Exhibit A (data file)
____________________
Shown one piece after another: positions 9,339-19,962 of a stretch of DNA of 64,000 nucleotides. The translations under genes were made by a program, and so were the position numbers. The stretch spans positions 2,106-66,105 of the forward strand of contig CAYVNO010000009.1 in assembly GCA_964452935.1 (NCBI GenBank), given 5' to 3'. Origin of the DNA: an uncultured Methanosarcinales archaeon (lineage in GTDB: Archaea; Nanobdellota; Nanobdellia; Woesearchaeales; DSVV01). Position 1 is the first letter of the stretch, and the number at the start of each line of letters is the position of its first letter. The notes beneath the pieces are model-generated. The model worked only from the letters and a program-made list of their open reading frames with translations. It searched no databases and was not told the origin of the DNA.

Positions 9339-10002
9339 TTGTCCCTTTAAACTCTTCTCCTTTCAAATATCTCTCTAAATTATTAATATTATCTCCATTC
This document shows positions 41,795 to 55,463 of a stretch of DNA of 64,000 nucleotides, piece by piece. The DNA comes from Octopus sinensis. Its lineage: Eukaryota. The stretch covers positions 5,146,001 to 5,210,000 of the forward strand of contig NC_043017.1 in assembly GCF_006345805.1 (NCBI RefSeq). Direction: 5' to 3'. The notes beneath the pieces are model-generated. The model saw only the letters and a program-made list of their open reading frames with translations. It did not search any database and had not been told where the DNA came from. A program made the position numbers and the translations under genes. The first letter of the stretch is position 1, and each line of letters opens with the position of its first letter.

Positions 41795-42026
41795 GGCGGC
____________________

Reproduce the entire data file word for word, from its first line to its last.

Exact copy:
Shown one piece after another: positions 9,339-19,962 of a stretch of DNA of 64,000 nucleotides. The translations under genes were made by a program, and so were the position numbers. The stretch spans positions 2,106-66,105 of the forward strand of contig CAYVNO010000009.1 in assembly GCA_964452935.1 (NCBI GenBank), given 5' to 3'. Origin of the DNA: an uncultured Methanosarcinales archaeon (lineage in GTDB: Archaea; Nanobdellota; Nanobdellia; Woesearchaeales; DSVV01). Position 1 is the first letter of the stretch, and the number at the start of each line of letters is the position of its first letter. The notes beneath the pieces are model-generated. The model worked only from the letters and a program-made list of their open reading frames with translations. It searched no databases and was not told the origin of the DNA.

Positions 9339-10002
9339 TTGTCCCTTTAAACTCTTCTCCTTTCAAATATCTCTCTAAATTATTAATATTATCTCCATTC
This document shows positions 41,795 to 55,463 of a stretch of DNA of 64,000 nucleotides, piece by piece. The DNA comes from Octopus sinensis. Its lineage: Eukaryota. The stretch covers positions 5,146,001 to 5,210,000 of the forward strand of contig NC_043017.1 in assembly GCF_006345805.1 (NCBI RefSeq). Direction: 5' to 3'. The notes beneath the pieces are model-generated. The model saw only the letters and a program-made list of their open reading frames with translations. It did not search any database and had not been told where the DNA came from. A program made the position numbers and the translations under genes. The first letter of the stretch is position 1, and each line of letters opens with the position of its first letter.

Positions 41795-42026
41795 GGCGGC